Cape Canaveral, Florida – Scientists said on Friday that a NASA spacecraft is filled with a lot of asteroid debris captured this week, causing it to become jammed and drift precious particles away into space.
Scientists announced the news three days after the Osiris Rex spacecraft briefly touched the asteroid Bennu, NASA’s first attempt at such a mission.
The mission’s chief scientist, Dante Loretta of the University of Arizona, said Tuesday’s operation 200 million miles away collected much more material than expected to bring it back to Earth – in hundreds of grams. The sample container at the end of the robot’s arm penetrated very deep into the asteroid with such force, however, the rocks were sucked in and jammed around the edge of the cap.
Scientists estimate that the sampler is compressed as much as 19 inches (48 cm) into rough, crumbling, black terrain.
“We are about to be a victim of our success here,” Loretta said at a hastily arranged press conference.
Loretta said there was nothing the flight controllers could do to clear obstructions and prevent more Bennu pieces from escaping, other than inserting samples into the return capsule as quickly as possible.
So, the flight team was scrambling to put the sample container into the capsule early Tuesday – much sooner than originally planned – for the long flight home.
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“Time is of the essence,” said Thomas Zurbuchen, NASA’s chief of science missions.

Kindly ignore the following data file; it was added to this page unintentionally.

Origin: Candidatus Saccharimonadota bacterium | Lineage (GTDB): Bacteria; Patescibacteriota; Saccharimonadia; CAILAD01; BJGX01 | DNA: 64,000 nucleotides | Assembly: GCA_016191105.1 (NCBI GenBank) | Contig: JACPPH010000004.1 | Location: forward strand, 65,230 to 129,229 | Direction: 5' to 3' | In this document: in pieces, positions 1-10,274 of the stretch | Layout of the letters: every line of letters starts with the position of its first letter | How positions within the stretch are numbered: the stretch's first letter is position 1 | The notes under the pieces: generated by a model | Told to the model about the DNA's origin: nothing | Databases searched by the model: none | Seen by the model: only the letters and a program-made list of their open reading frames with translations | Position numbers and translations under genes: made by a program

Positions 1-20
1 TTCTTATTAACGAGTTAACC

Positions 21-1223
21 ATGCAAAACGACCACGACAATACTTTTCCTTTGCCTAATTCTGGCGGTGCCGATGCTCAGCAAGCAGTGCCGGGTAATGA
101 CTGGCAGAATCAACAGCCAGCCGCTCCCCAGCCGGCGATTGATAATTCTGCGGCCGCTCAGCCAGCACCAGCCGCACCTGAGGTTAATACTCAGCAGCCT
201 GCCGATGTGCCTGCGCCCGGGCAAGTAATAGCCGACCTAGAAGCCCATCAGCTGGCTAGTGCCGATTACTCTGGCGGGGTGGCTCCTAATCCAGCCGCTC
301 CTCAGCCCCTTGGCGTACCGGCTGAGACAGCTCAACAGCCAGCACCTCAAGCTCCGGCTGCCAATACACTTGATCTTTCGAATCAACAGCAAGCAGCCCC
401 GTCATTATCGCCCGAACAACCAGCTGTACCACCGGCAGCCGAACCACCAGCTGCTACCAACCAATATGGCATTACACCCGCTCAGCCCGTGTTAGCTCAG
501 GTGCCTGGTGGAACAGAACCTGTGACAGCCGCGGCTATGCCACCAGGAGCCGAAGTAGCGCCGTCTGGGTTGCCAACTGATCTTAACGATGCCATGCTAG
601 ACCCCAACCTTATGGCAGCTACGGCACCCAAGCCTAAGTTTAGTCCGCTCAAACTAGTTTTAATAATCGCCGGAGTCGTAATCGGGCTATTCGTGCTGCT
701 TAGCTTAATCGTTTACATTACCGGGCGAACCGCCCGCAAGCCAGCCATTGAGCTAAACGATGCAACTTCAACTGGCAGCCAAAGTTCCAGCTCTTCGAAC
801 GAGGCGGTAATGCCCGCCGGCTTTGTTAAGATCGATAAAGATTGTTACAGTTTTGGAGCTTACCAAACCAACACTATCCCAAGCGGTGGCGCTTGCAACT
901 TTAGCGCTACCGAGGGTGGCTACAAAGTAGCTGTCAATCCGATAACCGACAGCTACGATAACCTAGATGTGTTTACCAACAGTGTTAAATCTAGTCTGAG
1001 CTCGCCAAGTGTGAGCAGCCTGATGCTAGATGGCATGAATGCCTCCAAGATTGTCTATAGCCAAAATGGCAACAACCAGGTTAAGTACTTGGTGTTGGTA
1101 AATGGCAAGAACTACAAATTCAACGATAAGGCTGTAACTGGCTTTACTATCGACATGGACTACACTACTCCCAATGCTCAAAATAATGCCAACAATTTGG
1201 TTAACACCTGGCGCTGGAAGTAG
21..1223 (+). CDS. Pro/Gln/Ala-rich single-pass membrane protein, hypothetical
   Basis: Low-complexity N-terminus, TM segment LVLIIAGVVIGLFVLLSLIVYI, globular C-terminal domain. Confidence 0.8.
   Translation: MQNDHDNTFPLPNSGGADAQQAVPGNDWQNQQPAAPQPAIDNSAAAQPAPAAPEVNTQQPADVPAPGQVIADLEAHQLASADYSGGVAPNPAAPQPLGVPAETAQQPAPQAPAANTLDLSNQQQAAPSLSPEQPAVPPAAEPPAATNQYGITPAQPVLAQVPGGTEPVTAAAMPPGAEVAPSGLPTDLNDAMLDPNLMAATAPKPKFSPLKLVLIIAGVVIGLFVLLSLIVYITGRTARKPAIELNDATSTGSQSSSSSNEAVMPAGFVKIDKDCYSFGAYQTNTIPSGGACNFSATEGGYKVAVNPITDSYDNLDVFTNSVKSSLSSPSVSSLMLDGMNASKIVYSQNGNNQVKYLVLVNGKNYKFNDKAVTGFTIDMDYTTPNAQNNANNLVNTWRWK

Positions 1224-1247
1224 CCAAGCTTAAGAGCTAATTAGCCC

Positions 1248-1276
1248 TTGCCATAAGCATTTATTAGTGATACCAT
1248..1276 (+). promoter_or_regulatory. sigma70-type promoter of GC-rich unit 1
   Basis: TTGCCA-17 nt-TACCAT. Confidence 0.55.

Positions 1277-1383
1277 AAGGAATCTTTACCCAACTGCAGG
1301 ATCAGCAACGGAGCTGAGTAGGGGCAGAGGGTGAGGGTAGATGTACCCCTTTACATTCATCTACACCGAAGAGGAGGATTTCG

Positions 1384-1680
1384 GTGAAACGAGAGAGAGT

This is NASA’s first mission to recreate an asteroid sample. Bennu was chosen because its carbon-rich material is believed to contain the building blocks preserved in our solar system. Obtaining bits of this cosmic time capsule could help scientists better understand how planets formed billions of years ago and how life arose on Earth.
Scientists were stunned – and then horrified – on Thursday when they saw photos coming from the Osiris-Rex after the hugely successful touch and launch at Bennu two days earlier.
A cloud of asteroid particles can be seen orbiting the spacecraft as it moves away from Bennu. The situation appears to stabilize, according to Loretta, once the robot arm is in place. But it was impossible to know exactly how much was lost.
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The over $ 800 million mission requirement was to return at least 2 ounces (60 grams).
Regardless of what’s on board, Osiris-Rex will still leave the asteroid’s vicinity in March – this is the earliest possible departure time given the relative positions of planet Earth and Benno. The samples won’t return until 2023, seven years after the spacecraft blasted off Cape Canaveral.
Osiris-Rex will continue to turn away from Bennu and never turn around again, as he awaits his scheduled departure.
Due to the sudden turn of events, scientists will not know how much the sample capsule holds until it returns to Earth. They initially planned to rotate the spacecraft to measure the contents, but this maneuver was canceled because it could spill more debris.
“I think we will have to wait until we come home to know exactly how much we have,” Loretta told reporters. “As you can imagine, this is difficult. … But the good news is that we see a lot of material.”
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Meanwhile, Japan is awaiting the second batch of samples taken from a different asteroid, which is scheduled to return in December.